Brooklyn Boro

GOP delays vote on Loretta Lynch nomination

February 12, 2015 By Erica Werner Associated Press
In this Jan. 28 photo, attorney general nominee Loretta Lynch testifies on Capitol Hill in Washington. Senate Republicans are delaying a committee vote on the president's nominee for attorney general. The lawmakers say they have more questions for Loretta Lynch. Committee Chairman Sen. Charles Grassley of Iowa says it's standard procedure. AP Photo/Jacquelyn Martin
Share this:

WASHINGTON — Senate Republicans delayed a committee vote on the president’s nominee for attorney general Thursday, saying they had more questions for Loretta Lynch.

Democrats complained Lynch was being held to a double standard compared to other nominees and said her nomination should be voted on immediately.

“Clearly she’s been treated differently, and I guess that’s what I object to, because there are sensitivities,” Sen. Dianne Feinstein, D-Calif., said at a meeting of the Senate Judiciary Committee.

But committee Republicans disputed that and said a delay of a week or so is standard procedure when senators have additional questions for a nominee.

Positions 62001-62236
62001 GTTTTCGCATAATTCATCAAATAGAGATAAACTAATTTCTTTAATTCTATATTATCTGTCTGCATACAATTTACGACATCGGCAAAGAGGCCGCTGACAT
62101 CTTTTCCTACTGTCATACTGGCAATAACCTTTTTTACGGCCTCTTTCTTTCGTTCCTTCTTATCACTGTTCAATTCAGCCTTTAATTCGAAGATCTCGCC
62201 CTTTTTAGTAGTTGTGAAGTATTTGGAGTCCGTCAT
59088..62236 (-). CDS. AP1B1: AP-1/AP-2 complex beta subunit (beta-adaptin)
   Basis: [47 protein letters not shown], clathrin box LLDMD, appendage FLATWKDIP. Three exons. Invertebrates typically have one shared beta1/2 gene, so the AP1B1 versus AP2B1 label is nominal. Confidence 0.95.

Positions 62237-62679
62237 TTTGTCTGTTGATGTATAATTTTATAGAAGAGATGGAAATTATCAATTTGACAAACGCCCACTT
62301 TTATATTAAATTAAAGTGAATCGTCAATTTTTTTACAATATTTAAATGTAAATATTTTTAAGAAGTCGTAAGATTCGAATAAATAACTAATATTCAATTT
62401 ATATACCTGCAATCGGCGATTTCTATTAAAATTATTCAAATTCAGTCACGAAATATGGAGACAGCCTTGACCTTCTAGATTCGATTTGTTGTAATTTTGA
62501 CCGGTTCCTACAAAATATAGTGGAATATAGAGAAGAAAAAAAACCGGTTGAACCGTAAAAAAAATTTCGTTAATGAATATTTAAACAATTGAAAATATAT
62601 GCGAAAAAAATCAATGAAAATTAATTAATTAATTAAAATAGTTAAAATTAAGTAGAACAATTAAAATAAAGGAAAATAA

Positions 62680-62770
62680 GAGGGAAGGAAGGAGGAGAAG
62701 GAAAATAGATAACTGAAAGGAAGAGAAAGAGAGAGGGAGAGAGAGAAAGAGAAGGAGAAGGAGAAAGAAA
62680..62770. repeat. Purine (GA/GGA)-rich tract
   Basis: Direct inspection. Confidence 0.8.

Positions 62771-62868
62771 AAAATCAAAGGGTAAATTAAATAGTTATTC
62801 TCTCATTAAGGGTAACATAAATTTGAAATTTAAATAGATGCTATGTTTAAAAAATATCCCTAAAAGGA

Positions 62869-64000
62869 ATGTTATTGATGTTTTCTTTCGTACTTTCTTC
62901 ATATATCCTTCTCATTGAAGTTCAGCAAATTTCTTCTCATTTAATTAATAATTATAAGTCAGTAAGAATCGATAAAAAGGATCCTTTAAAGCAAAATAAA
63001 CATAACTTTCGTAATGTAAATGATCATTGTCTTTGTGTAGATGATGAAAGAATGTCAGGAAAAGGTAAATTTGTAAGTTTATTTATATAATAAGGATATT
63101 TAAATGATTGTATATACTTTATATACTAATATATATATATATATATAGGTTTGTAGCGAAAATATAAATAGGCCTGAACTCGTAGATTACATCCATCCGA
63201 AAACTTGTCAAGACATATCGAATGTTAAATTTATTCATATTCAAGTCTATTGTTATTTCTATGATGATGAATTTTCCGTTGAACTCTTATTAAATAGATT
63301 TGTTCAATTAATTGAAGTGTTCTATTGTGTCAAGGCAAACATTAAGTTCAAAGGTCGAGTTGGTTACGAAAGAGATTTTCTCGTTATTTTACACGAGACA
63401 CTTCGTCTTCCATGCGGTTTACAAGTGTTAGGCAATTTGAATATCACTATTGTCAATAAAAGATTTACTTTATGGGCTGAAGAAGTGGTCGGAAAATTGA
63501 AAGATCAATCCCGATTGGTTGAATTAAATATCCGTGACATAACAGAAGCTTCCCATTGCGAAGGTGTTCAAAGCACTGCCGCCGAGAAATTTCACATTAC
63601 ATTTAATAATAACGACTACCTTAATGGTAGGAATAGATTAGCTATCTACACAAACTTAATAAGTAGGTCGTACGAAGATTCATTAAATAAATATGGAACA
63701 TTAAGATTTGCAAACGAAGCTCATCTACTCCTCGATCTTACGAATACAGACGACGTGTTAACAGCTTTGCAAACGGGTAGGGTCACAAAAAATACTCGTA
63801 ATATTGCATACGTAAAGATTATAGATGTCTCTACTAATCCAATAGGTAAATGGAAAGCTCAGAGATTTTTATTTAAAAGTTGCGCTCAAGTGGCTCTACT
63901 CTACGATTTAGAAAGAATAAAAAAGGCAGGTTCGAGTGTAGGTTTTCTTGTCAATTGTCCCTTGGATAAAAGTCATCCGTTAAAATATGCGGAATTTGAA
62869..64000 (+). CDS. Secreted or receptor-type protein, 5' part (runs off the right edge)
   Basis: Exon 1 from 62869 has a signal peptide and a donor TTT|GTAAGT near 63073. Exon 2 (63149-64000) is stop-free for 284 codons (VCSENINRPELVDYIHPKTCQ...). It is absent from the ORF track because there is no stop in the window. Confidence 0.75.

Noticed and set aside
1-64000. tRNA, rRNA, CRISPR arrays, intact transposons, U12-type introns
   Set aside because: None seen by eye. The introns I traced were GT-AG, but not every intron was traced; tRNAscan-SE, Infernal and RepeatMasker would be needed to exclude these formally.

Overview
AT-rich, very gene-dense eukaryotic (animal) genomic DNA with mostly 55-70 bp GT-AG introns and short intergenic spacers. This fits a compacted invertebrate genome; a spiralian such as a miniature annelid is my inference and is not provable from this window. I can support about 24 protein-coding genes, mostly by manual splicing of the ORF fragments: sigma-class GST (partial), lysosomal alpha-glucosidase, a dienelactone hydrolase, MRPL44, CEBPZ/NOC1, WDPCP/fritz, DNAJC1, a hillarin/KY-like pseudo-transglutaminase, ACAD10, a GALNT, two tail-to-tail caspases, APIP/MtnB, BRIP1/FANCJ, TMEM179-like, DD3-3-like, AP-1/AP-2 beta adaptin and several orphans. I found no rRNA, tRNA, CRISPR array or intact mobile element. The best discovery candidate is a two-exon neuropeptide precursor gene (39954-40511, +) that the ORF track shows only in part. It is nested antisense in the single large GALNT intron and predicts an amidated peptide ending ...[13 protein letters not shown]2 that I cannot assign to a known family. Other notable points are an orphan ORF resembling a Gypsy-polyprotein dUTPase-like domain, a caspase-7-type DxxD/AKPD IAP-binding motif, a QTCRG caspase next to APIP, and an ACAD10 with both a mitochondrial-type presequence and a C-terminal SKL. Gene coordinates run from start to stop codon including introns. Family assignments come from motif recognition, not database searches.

News for those who live, work and play in Brooklyn and beyond

“I don’t see any reason for the fuss made here,” said Sen. Orrin Hatch, R-Utah. “We’ve long had the procedural move that anybody can put somebody over to the next markup. There shouldn’t even be a fuss made.”

Hatch added that he intends to support Lynch and said he hopes the additional time will give other Republican senators, including Judiciary Chairman Charles Grassley of Iowa, the opportunity to come around to his position.

Grassley said the committee will vote on Lynch at its next meeting, Feb. 26, after the congressional Presidents Day recess. He said he had found some of Lynch’s answers unsatisfactory and wants to hear more from her.

Lynch is the U.S. attorney for the eastern district of New York. She’s widely expected to win approval from the committee and the full Senate.

She would replace Eric Holder to become the nation’s first black female attorney general.


Leave a Comment

Leave a Comment